Nate Sroka, Mechanical Design Engineer
As a Mechanical Design Engineer, Nate Sroka focuses on the mechanical design of atmosphere heat-treating systems. Before joining Ipsen in 2014, he received his Bachelor of Science in mechanical engineering from Northern Illinois University.
Nate also brings with him a significant amount of knowledge and training on combustion safety, NFPA 86, furnace maintenance and heat treatment evaluations.
Part One: Why Your Burners Matter
The backbone of any atmosphere furnace is the heating system. Part of ensuring part quality and maintaining temperature uniformity, the heating system plays an essential role in keeping the furnace operating at peak performance.
The ATLAS atmosphere furnace, for example, has a robust system that inputs energy, in the form of heat, to elevate the temperature inside the heat zone to a level necessary to process metals. This demands power, efficiency, precision and durability.
To maintain temperature uniformity throughout the heating system, the burners must all be tuned together within a tight temperature range. To satisfy those needs, Ipsen developed the Recon® III Burner, which is coupled with a safe, reliable fuel delivery and burner management system.
However, to keep your system running at optimal performance and ensure consistent temperature uniformity, it is important to understand some key concepts and best practices when it comes to your atmosphere furnace’s burners and heating system. Today’s post will examine how the burner functions, as well as discuss key components of the fuel delivery and air supply that will help you better achieve production and cost efficiency.
The Recon III Burners are a single-ended, self-recuperative radiant tube (SERT) style burner. These differ from other burners in that they have more uniform heating down the length of the tube. This is accomplished with a high-velocity flame that pushes the heat further down the tube, and much more uniformly.
These burners also use gas more efficiently, resulting in fewer NOx emissions, and they use any waste heat to heat up the cold air entering the system. As such, they offer up to 50% more energy savings than a burner without heat recovery (which has approximately 25% energy savings), resulting in 75-80% efficiency.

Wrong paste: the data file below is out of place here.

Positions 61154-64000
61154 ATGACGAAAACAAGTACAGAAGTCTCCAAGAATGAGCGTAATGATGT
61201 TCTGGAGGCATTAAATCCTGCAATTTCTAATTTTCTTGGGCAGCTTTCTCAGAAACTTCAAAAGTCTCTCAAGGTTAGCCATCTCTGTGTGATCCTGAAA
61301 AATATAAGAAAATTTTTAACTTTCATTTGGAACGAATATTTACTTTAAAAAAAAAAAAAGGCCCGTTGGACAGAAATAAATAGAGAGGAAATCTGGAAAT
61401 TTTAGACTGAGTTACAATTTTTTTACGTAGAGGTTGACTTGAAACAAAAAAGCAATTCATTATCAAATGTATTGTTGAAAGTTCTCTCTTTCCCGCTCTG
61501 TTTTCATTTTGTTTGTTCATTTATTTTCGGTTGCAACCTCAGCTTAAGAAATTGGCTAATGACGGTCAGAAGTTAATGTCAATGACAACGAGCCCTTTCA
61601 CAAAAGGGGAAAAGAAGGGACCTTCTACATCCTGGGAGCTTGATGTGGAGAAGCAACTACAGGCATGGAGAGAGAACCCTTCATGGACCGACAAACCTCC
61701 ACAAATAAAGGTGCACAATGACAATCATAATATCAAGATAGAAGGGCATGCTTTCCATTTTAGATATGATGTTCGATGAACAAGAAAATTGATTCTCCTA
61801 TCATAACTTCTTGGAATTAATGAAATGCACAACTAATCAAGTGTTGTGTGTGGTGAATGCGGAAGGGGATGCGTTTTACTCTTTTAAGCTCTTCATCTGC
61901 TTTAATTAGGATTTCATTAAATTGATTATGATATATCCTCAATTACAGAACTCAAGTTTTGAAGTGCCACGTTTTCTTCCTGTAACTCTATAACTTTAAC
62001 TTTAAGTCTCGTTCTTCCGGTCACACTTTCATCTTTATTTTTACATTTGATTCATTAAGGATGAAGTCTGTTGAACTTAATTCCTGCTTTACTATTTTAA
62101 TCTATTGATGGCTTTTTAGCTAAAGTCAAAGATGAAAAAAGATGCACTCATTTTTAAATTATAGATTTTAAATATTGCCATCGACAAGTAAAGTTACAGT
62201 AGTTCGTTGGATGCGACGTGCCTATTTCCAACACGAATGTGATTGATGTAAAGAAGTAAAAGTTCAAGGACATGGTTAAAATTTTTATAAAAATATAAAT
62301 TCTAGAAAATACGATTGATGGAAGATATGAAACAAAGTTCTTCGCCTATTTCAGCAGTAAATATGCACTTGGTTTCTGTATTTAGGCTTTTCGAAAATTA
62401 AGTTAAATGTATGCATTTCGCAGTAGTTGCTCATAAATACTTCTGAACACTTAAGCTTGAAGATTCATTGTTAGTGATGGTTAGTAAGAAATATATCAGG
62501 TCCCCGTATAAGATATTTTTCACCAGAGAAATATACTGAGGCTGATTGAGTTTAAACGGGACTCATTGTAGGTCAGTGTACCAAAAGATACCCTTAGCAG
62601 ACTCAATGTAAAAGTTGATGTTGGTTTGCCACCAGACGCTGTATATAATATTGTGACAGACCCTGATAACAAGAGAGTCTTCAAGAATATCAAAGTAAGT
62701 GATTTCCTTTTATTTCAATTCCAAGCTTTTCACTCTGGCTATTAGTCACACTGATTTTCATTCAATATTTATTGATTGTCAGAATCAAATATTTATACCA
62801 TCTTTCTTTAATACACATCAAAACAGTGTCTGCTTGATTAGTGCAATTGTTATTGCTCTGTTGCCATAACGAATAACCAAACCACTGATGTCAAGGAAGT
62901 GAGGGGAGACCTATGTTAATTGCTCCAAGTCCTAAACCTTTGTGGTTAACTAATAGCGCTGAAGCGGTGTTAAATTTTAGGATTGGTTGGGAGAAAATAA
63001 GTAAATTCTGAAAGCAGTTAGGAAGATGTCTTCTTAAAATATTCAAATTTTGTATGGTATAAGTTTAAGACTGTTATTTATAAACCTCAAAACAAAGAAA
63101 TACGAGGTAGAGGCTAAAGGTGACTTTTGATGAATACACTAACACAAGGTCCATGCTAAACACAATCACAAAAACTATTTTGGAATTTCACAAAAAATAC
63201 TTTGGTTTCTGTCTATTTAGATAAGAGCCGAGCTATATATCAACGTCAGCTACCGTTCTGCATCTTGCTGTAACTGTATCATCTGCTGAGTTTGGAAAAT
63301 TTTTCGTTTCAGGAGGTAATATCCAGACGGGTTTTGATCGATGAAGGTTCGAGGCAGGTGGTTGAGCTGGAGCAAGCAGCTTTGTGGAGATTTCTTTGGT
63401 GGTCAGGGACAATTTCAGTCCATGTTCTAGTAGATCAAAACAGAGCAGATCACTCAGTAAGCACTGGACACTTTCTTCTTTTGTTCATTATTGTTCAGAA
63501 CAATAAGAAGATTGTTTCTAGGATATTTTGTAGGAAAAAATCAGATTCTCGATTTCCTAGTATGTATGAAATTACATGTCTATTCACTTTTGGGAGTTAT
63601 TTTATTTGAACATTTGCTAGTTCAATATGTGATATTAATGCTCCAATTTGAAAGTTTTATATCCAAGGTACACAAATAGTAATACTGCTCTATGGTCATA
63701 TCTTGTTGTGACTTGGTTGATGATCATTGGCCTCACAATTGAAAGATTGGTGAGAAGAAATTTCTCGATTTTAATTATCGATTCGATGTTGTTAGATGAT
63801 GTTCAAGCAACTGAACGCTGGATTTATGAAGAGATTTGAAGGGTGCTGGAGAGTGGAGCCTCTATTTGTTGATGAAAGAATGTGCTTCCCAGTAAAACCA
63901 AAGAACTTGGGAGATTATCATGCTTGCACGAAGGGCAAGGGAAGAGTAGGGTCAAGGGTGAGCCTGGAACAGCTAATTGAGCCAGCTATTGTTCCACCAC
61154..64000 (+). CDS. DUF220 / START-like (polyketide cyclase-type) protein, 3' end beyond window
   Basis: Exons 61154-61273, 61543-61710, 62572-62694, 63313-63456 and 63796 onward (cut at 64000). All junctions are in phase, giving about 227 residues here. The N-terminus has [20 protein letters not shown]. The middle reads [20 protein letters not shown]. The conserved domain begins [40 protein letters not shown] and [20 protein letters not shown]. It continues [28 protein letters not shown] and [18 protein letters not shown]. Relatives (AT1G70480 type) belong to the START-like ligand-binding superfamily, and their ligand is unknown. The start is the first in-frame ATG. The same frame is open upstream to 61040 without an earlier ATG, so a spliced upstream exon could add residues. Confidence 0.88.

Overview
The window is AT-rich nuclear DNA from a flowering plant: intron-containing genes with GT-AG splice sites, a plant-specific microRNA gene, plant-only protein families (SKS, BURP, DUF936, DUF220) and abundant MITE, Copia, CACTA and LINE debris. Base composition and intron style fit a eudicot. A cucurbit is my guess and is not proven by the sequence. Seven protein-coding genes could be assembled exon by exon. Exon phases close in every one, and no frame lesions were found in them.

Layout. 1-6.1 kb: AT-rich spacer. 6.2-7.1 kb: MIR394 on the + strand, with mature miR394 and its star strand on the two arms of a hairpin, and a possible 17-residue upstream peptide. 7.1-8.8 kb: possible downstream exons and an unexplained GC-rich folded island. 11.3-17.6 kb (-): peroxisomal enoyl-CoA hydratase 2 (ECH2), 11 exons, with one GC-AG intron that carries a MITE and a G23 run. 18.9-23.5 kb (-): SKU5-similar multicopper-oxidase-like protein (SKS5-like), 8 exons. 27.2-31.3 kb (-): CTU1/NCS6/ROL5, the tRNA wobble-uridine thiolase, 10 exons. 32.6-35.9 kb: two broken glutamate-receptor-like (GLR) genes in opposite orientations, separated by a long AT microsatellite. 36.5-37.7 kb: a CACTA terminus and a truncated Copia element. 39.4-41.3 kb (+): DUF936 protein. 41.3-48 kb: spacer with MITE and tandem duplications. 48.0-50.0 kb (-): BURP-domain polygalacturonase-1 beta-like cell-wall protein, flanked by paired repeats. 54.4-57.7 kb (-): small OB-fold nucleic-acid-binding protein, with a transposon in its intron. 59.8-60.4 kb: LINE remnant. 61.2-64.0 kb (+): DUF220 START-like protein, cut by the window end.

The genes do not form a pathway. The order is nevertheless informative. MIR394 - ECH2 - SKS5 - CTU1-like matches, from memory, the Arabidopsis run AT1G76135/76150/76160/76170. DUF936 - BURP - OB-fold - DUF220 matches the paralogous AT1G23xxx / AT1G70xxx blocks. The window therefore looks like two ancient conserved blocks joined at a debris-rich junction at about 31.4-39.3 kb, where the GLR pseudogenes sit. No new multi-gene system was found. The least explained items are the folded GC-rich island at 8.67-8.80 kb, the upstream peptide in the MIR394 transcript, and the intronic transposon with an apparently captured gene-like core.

The exhaust gases preheat the incoming combustion air through means of a smooth tube heat exchanger. Fuel and air then come together in a mixing head. An electrode connected to an individual transformer ignites this mixture. This single electrode and a burner control unit also monitor the ionization current.
A high exit velocity from the burner and a set maximum load as a function of the outer tube length provides good thermal uniformity over the outer tube surface. This thermal uniformity transfers over to the heating chamber as a whole.
Natural gas is supplied to the furnace at a single-point location. From there, it is piped to the burners, pilots and enriching gas on the mixing panel. An NFPA 86 compliant valve train monitors and controls the main gas supply.
The gas supply first passes through a strainer to ensure that no large particles can affect downstream components. From there, it is regulated to a lower pressure determined by the manufacturer and passes through a series of safety shutoff valves. The pressure in that line is monitored to be under a set upper limit and above a set lower limit.
The safety shutoff valves consist of a main valve and a blocking valve. A proof-of-closure switch confirms the position of the main valve. Gas is then transported to the manifold and evenly distributed to each individual burner.
You can also adjust the gas at each burner with individual metering controls. These controls are supplied at each burner to ensure the proper air-to-gas ratio of 10:1 is maintained.
A regenerative-type blower located atop the furnace supplies the combustion air. It provides air to the burners, as well as cooling air to the heat fan bearing pack and process air to the mixing panel. Air is pulled from the surrounding environment through a filter and into the blower inlet. There, it is pressurized and directed into the air manifold. A low-pressure switch and a spring-operated overpressure valve monitors the pressure in this manifold. Each individual burner feeds from this manifold and has individual metering devices. Typically, once the air and gas metering valves are set, the burners should continue to function efficiently.
It is crucial to maintain the 10:1 air-to-gas ratio at all times to ensure maximum efficiency. As such, it is important to check the ratio with a combustion analyzer every six months. You should also maintain a clean air filter on the regenerative blower as any blockage can significantly reduce efficiency. How often you need to replace the filter depends on the surrounding environment, but you should check it at least once a month.
Overall, the heating system and burners play an essential role in maintaining part quality and maximizing furnace operation. Understanding how different system components function and interact will help you better identify when something isn’t performing as it should.
Make sure to check back! Our next post on this topic will discuss how to safely and effectively manage the burner control unit.